Wednesday, August 02, 2006

What Would Jesus Sell?

This week in Denver Colorado there is a convention going on for retailers of “Christian” merchandise. Marc is feeling nauseous about this. So here is a synopsis of what the money changers will be offering this year. (From Celebrity Theatre)

The fake rose petals strewn across the tablecloth gave Milton Hobbs' booth a romantic aura. He stacked crystal-cut perfume flasks in a pyramid and set out pink candles tied with ribbon. The effect was almost sexy -- at least compared with the other booths at the International Christian Retail Show.

Hobbs liked it. He needed a striking display to call attention to his most unusual product.

"Christian perfume," he said. "It's a really, really new genre. We're the first.”

“Virtuous Woman perfume comes packaged with a passage from Proverbs. But what makes the floral fragrance distinctly Christian,” Hobbs said, is that it's supposed to be a tool for evangelism.

More than 400 vendors packed the Colorado Convention Center in July to showcase the latest accessories for the Christian lifestyle. There were acres of the predictable: books, CDs, greeting cards, inspirational artwork, stuffed animals wearing "Jesus Loves You" T-shirts. Many of the newest items, however, put a religious twist on unexpected products -- marketed as means to reach the unsuspecting and unsaved.

Follow the Son flip-flops, for instance, have patterned soles that leave the message "Follow Jesus" in the sand. A start-up company called Christian Outdoorsman was taking orders for a camouflage baseball cap marked with a red cross. And, in Booth 235, Revelation Products of St. Louis was pitching Gospel Golf Balls with the slogan "a great golf ball with a greater purpose."

Manufactured by Top-Flite, the golf balls are printed with well-known verses from the Bible, such as John 3:16 ("For God so loved the world that he gave his one and only Son ..."). Dave Kruse, president of Revelation, said they were meant as "conversation starters," to help men share their faith while teeing up.

Michael McCarron has no time to contemplate capitulation.

Wearing a stars-and-stripes shirt and a harried look, the owner of Scripture Candy rushed about filling plates with samples of Christian chocolate for the more than 9,000 vendors and retailers who visited the five-day trade show. His company, based in Birmingham, Ala., sells an extensive line of candy packaged in little bags printed with Bible verses.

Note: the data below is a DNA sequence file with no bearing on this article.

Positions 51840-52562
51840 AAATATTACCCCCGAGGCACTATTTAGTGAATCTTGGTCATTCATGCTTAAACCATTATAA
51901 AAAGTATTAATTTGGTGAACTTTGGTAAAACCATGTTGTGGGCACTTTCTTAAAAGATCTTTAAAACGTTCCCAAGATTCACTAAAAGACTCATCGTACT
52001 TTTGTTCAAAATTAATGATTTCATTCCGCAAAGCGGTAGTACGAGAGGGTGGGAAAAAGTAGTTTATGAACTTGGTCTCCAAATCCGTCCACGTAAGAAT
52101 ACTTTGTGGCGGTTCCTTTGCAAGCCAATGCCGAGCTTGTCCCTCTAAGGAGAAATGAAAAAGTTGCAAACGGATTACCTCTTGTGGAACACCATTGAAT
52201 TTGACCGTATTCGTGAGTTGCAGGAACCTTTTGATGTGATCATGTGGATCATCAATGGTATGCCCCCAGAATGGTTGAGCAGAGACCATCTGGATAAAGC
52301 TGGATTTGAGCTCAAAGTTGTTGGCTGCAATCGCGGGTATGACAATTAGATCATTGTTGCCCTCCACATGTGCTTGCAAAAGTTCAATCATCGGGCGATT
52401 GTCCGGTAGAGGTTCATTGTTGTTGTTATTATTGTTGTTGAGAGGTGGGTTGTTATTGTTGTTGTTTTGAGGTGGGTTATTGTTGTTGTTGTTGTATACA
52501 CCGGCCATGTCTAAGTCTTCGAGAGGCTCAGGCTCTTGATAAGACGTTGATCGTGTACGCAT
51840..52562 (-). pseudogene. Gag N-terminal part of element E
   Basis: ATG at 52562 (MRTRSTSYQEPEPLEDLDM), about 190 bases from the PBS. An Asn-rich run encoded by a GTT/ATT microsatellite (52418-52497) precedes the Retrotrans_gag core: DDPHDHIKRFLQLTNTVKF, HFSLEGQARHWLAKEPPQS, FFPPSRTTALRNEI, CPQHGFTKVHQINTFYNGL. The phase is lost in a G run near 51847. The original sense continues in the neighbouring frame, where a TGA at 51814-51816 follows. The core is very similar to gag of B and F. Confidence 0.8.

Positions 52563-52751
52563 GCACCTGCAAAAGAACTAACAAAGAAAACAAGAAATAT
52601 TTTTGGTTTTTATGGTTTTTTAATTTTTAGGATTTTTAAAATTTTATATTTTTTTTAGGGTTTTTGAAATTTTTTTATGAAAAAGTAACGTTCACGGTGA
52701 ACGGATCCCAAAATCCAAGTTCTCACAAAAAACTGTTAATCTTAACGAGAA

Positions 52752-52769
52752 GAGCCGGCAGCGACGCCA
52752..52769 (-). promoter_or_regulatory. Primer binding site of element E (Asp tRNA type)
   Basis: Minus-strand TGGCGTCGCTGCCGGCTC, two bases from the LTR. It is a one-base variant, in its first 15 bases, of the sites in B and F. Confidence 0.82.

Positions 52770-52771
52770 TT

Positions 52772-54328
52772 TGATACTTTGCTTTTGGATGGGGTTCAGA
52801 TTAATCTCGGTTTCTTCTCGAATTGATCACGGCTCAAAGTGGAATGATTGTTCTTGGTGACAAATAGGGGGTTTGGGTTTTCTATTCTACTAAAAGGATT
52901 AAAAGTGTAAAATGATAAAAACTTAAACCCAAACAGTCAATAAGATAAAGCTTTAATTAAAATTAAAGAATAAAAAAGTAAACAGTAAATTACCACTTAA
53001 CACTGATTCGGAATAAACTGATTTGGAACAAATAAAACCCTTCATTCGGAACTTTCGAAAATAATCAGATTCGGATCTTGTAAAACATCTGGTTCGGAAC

The candy is all top-quality, he said: "You can't put the word of God on something that someone will taste and go 'Blech!' and throw away."

McCarron absolutely believes his sweets can and do save souls. He once received a letter from a man who came across a Bible verse on a packet of candy corns while going through his son's trick-or-treat loot. "The verse touched him and he decided right there to stop drinking and go back to Christ," McCarron said.

Skin-tight, scoop-neck T-shirts for teenage girls bore slogans that practically begged those not in the know to ask questions. "Wood & nails -- a powerful partnership," one read. On another: "Life without you is not an option."

Would-be evangelists can carry little plastic key chains printed with the slogan "Got Christ?" They can serve their child's birthday cake on a paper tablecloth bearing the message "May God Bless You Today and Always." And for rebels with a cause, Good News Temporary Tattooz lets kids stamp their love for "JC" on their arms -- and rub it off next time they shower.

I know where you're coming from if you think it looks like we're merchandising or trivializing Christ, but this is a way to connect," said David Lingner, who developed the Christian Outdoorsman line, including a camouflage-print Bible cover.

Though she doesn't doubt the vendors' sincerity, Ellie Cupps was taken aback to see booth after booth of Christian kitsch. She and her husband, Don, had come to the trade show seeking handcrafted gift items for their two Catholic bookstores in Albuquerque, N.M. They had to search for them amid Queen Esther action figures, Christian pirate decals, David and Goliath balloons, Armor of God pajamas and Bible-based cartoon greeting cards.

"It's getting a little bit overboard," Cupps said. "It's faddish. If you can slap Jesus on it, it will sell."

I’m with you Ellie.

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